Federal Court Orders U.s. To Pay N.y. $2.3 Million In Fees
Attorney General Spitzer and Department of Environmental Conservation Commissioner John Cahill today hailed a precedent-setting federal appellate court decision ordering the U.S. government to pay $2.3 million to the state for environmental fees on federally-owned facilities.
The May 31 ruling ends a long-running controversy over whether federal military and research facilities in New York are required to pay state fees to help defray the cost of assuring their compliance with state environmental laws. The federal government claimed immunity from state fees and has refused to pay them from 1986 to the present on 10 facilities it owns in New York.
In response to this position, the state sued to collect the money. The U.S. government also refuses to pay environmental regulatory fees in other states and the May 31 decision by the U.S. Court of Appeals for the Second Circuit is expected to set a standard for deciding similar cases across the nation.
"This court has made it very clear that federal facilities that generate pollution in New York have an obligation to pay fees to the state to help offset the cost of regulating their activities here," said Spitzer. "New York taxpayers should not have to pay those costs. This decision means there is no double standard since federal facilities are held accountable for the same reasonable environmental fees that privately owned facilities are rightfully obliged to pay."
DEC Commissioner John Cahill said: "I am pleased with the court's decision holding the federal government accountable for its fair share of the costs related to regulatory programs DEC has in place to protect the public health from the impacts of pollution generated from federal facilities in New York."
The 10 federal facilities involved in the lawsuit are: Sage Military Complex, Fort Drum, Seneca Army Depot, Griffiss Air Force Base, Watervliet Arsenal, Plattsburgh Air Force Base, Brookhaven National Laboratories, Knolls Atomic Power Laboratory/Kesselring, West Point Military Academy, and Governor's Island.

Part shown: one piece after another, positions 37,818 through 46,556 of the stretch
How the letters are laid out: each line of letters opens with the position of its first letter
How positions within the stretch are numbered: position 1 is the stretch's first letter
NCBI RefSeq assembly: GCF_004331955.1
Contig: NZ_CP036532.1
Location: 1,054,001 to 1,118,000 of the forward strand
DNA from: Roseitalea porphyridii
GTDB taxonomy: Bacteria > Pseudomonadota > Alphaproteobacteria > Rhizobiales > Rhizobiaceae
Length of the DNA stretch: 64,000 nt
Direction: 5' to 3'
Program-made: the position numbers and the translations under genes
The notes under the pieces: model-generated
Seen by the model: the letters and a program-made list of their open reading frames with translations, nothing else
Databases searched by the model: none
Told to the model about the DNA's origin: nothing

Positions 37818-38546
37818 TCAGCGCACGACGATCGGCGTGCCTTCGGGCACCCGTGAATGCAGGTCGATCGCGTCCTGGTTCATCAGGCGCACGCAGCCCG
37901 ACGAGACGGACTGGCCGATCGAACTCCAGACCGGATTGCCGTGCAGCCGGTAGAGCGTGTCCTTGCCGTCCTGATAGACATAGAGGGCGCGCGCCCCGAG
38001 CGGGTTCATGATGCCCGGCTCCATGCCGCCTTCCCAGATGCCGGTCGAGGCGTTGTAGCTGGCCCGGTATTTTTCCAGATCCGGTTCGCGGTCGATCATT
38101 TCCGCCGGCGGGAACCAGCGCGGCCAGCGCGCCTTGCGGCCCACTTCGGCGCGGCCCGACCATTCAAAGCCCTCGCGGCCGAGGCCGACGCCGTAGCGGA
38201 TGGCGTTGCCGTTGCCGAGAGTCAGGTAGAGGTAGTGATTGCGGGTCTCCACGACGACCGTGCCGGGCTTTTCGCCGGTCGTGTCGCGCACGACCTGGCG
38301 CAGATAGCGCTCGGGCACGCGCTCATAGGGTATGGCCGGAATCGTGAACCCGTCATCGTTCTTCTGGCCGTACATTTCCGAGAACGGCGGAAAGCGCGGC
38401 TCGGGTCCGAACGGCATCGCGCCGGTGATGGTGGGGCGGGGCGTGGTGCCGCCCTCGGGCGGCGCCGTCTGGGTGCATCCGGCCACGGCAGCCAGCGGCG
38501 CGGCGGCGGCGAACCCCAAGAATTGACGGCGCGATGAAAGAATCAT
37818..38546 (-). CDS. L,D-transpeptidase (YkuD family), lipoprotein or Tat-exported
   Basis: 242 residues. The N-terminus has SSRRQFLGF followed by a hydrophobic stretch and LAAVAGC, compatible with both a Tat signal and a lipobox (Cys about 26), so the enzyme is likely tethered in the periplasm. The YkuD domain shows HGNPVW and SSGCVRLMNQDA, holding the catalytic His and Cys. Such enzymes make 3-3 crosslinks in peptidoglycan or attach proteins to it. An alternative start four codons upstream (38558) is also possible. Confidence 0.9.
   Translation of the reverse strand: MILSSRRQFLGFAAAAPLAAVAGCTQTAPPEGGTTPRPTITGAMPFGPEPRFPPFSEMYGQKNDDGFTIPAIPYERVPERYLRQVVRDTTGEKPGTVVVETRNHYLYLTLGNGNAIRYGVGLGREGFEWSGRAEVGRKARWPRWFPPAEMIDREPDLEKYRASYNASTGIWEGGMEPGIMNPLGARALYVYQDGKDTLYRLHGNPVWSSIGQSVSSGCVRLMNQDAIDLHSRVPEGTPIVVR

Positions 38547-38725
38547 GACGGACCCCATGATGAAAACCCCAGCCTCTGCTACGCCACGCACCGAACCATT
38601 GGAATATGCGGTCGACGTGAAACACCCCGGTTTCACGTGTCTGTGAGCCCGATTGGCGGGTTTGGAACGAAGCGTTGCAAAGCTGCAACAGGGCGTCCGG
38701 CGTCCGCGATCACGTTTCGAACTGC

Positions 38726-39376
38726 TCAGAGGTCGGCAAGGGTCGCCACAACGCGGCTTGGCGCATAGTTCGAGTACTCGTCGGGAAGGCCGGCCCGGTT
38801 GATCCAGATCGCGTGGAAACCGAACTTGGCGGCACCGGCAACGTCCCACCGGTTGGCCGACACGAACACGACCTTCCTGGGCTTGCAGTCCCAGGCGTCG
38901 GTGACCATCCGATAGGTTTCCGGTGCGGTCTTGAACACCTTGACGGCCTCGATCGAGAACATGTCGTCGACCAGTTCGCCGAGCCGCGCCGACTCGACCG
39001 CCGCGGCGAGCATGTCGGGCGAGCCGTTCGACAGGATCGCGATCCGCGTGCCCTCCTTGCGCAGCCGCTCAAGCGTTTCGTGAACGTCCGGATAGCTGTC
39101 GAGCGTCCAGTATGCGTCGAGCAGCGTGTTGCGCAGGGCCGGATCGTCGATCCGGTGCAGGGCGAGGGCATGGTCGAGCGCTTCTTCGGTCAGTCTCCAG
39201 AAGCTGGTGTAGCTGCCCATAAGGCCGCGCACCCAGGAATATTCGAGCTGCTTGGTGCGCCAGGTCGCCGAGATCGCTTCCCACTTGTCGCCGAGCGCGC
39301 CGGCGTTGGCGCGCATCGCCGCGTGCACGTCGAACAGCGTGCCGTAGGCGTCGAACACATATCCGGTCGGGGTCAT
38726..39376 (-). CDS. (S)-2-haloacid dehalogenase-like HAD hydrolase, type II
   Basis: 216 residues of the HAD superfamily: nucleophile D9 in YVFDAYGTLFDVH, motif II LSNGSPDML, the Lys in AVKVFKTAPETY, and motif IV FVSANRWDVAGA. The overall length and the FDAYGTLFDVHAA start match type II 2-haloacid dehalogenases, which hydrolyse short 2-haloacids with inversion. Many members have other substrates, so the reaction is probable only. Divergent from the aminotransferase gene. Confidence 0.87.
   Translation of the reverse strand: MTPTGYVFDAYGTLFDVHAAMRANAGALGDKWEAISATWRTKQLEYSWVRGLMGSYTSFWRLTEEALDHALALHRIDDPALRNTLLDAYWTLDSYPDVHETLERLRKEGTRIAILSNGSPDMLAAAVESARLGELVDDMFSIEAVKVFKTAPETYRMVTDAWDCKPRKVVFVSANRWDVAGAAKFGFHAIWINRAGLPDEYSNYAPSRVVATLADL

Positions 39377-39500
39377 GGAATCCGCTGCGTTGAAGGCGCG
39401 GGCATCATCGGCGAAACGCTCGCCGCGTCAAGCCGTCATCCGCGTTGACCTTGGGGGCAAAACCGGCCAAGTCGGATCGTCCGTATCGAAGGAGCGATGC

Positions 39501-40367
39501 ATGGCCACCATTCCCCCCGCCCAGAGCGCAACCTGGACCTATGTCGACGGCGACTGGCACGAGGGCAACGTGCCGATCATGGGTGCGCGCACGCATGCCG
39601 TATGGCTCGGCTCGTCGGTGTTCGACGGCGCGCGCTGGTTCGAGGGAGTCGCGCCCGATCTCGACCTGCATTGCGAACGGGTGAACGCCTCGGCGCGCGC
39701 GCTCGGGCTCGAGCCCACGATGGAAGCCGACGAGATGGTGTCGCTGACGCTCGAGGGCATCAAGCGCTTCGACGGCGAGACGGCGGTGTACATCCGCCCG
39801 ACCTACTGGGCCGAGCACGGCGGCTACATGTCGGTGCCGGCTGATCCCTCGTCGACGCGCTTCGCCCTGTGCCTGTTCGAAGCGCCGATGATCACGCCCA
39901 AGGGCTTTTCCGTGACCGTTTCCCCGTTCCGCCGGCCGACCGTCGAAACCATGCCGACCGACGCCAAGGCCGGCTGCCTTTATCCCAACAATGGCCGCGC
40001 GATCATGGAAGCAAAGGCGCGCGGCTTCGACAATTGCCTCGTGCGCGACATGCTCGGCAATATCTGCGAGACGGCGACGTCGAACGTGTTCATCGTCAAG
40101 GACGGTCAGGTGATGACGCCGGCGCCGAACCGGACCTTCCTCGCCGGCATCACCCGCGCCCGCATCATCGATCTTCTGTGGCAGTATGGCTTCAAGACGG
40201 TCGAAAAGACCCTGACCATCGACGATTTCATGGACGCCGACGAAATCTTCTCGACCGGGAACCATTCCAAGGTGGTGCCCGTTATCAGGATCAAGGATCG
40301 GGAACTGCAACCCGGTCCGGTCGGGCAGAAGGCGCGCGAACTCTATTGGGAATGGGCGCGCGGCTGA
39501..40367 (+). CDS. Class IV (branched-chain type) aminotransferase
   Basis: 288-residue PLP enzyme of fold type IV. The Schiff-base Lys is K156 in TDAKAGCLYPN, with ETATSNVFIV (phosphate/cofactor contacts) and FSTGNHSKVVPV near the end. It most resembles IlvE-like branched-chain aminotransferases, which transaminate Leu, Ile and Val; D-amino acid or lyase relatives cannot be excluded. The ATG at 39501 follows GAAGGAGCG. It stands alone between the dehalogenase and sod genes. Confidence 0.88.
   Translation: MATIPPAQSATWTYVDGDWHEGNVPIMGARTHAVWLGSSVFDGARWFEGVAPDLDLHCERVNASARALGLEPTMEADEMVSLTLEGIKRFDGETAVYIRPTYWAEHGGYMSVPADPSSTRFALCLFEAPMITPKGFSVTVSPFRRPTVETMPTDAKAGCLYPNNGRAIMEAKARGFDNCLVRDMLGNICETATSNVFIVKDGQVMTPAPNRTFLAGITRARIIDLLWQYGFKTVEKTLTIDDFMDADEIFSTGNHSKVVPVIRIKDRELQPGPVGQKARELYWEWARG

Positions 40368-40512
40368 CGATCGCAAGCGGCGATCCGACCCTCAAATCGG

The environmental fees challenged by the federal government are assessed by the DEC on all facilities in New York that discharge air or water pollution or generate hazardous waste. DEC uses the fees to help defray the cost of environmental oversight, analysis and monitoring of pollution sources throughout the state. The hazardous waste fees are imposed based upon the amount of hazardous waste generated, and the appeals court held that was a reasonable way of apportioning costs.
On June 3, 1999, Senior U.S. District Court Judge Neal McCurn in Syracuse rejected the federal government's claim that it was immune from paying environmental regulatory fees levied by New York State. The government appealed, but the May 31, 2000 circuit court of appeals decision affirmed McCurn's ruling and ordered the government to pay New York $2.3 in fees.
The case was referred by the DEC to the Attorney General's office for prosecution where it was handled by Assistant Attorney General Maureen Leary of the Environmental Protection Bureau.
Owed by Federal Facilities in New York
|U.S. Military Sage Complex||Syracuse||$26,000|
|Watervliet Arsenal||Watervliet, Albany County||$598,660|
|Seneca Army Depot||Romulus, Seneca County||$266,400|
|West Point Military Academy||West Point, Orange County||$88,927|
|Fort Drum||Jefferson County||$178,000|
|Knolls Atomic Power |
|Brookhaven National Laboratory||Upton, Suffolk County||$438,000|
|Plattsburgh Air Force Base||Plattsburgh, Clinton County||$170,575|
|Griffiss Air Force Base||Rome, Oneida County||$247,884|
|Governor's Island||New York City||$4,000|